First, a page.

1692: Bridget Bishop became the first woman to face the witch trials in Salem, Massachusetts. She was hanged on June 10.
1734: During the War of the Polish Succession, Russia and Austria took Danzig after a siege which had begun in October of the year before.
1740: Comte Donatien Alphonse Francois de Sade, known as the Marquis de Sade, French writer and man of letters, was born. The perversion term "sadism" is derived from his name.
1763: During Pontiac's Rebellion in Michigan, Chippewas captured Fort Michilimackinac by diverting the defender's attention with a game of lacrosse, then chasing a ball into the fort.
1780: Riots began in London in protest against Parliament's plans to extend the Catholic Relief Act, canceling restrictions on Roman Catholics.
1793: Maximillian Robespierre, a member of France’s Committee on Public Safety, began the "Reign of Terror," a purge of those accused of disloyalty against the French Republic.
1818: The British defeated the alliance of Maratha in Bombay, India.
1848: The Slavic congress in Prague began.
1886: U.S. President Grover Cleveland married Frances Folsom in the White House, becoming the only President to be married in the White House. The groom was 49, the bride was 22.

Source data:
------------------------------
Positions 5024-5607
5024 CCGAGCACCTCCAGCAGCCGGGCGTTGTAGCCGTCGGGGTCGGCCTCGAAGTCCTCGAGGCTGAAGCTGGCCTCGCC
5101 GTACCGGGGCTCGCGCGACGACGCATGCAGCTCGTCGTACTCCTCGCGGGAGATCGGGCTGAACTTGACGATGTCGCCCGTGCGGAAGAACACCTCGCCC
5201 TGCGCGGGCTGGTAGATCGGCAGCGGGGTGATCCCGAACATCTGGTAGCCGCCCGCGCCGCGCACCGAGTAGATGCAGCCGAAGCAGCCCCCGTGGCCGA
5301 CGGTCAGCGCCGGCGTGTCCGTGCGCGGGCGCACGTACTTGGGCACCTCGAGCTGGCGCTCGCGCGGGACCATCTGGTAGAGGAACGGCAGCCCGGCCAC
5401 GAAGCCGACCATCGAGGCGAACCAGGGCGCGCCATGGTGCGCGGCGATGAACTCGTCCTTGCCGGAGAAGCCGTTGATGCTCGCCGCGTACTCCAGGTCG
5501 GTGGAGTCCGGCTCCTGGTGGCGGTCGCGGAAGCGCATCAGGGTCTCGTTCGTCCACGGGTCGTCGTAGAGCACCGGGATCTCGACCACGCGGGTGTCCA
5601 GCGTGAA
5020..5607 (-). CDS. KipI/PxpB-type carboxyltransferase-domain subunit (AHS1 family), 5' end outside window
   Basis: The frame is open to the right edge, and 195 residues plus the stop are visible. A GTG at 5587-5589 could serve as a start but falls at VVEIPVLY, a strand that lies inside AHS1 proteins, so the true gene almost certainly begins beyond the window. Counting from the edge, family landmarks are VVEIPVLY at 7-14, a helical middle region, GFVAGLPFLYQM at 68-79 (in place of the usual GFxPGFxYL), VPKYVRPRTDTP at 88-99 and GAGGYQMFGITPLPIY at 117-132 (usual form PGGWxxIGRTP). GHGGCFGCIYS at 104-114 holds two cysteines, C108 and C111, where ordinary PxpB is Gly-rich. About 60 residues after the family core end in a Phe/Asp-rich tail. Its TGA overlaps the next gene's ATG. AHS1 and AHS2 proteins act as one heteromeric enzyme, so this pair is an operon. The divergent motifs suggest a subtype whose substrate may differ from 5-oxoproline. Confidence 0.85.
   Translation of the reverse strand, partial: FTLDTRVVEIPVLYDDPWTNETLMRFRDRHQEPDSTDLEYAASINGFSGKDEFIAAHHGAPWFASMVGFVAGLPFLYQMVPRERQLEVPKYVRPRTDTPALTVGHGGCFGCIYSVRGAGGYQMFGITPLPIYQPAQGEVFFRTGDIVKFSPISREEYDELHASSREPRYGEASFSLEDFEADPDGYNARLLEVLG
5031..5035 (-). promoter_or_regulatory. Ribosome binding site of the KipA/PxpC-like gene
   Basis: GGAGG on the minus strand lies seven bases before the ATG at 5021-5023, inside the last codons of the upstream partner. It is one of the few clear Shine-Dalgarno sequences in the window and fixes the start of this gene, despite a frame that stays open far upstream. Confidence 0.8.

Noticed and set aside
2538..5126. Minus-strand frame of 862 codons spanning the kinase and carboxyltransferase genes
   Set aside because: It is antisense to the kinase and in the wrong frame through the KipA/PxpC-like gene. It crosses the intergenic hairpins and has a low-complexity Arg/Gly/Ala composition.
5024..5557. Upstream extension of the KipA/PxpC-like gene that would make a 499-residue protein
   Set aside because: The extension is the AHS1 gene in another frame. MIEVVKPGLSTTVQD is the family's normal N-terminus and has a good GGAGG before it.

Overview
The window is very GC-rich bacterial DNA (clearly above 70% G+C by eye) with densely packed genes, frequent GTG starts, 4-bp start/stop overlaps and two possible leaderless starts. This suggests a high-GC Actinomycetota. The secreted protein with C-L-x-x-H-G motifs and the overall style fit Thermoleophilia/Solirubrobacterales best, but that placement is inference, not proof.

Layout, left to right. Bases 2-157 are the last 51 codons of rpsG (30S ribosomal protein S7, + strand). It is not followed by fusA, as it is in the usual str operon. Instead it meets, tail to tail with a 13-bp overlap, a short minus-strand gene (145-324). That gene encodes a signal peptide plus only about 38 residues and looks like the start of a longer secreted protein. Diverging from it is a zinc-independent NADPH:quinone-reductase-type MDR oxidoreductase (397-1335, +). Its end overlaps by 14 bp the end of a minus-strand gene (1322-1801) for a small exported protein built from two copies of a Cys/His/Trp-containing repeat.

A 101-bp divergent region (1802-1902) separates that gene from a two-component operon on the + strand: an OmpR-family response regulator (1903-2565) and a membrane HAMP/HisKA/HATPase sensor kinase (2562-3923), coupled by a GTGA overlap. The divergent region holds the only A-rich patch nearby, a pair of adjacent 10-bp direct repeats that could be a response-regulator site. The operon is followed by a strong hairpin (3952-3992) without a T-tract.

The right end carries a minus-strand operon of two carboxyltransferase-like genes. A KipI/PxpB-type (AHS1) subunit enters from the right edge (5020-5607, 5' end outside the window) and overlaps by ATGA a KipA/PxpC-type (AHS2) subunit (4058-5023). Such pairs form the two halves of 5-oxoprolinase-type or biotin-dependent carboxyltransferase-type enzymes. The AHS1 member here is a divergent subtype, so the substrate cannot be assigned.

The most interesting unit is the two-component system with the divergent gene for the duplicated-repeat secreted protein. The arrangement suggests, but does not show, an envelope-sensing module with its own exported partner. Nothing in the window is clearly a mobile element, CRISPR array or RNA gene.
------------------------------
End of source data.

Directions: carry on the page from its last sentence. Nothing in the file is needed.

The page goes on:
1896: Guglielmo Marconi applied for a patent for his new invention: the radio.
1910: Charles Stewart Roll became the first man to fly an airplane across the English Channel.
1924: The U.S. granted full citizenship to the native people, the "Indians" (ironically, the "American" government granted citizenship to the original Americans who lived there for millennia before the European immigrants, who later claimed themselves to be the Americans, came).
1928: Nationalist Chiang Kai-shek captured Peking in a bloodless takeover.
1949: Transjordan was renamed Jordan (see also Beyond Jordan).
1953: The coronation of Queen Elizabeth II took place at Westminster Abbey in London, 4 months after the death of her father King George VI. It was the first coronation seen on television.
1969: The Australian aircraft carrier Melbourne collided with the U.S. destroyer Frank E. Evans off the coast of South Vietnam. The destroyer was split in two.
1979: Pope John Paul II arrived in Poland in the first visit by a Pope to a communist country.
1997: A jury in Denver found Timothy McVeigh guilty of the terrorist bombing of the Alfred P. Murrah Federal Building in Oklahoma City in 1995 that killed 168 people.
2003: The European Space Agency launched its first space vehicle to another planet, the Mars Express. It was launched from the Baikonur space center in Kazakhstan.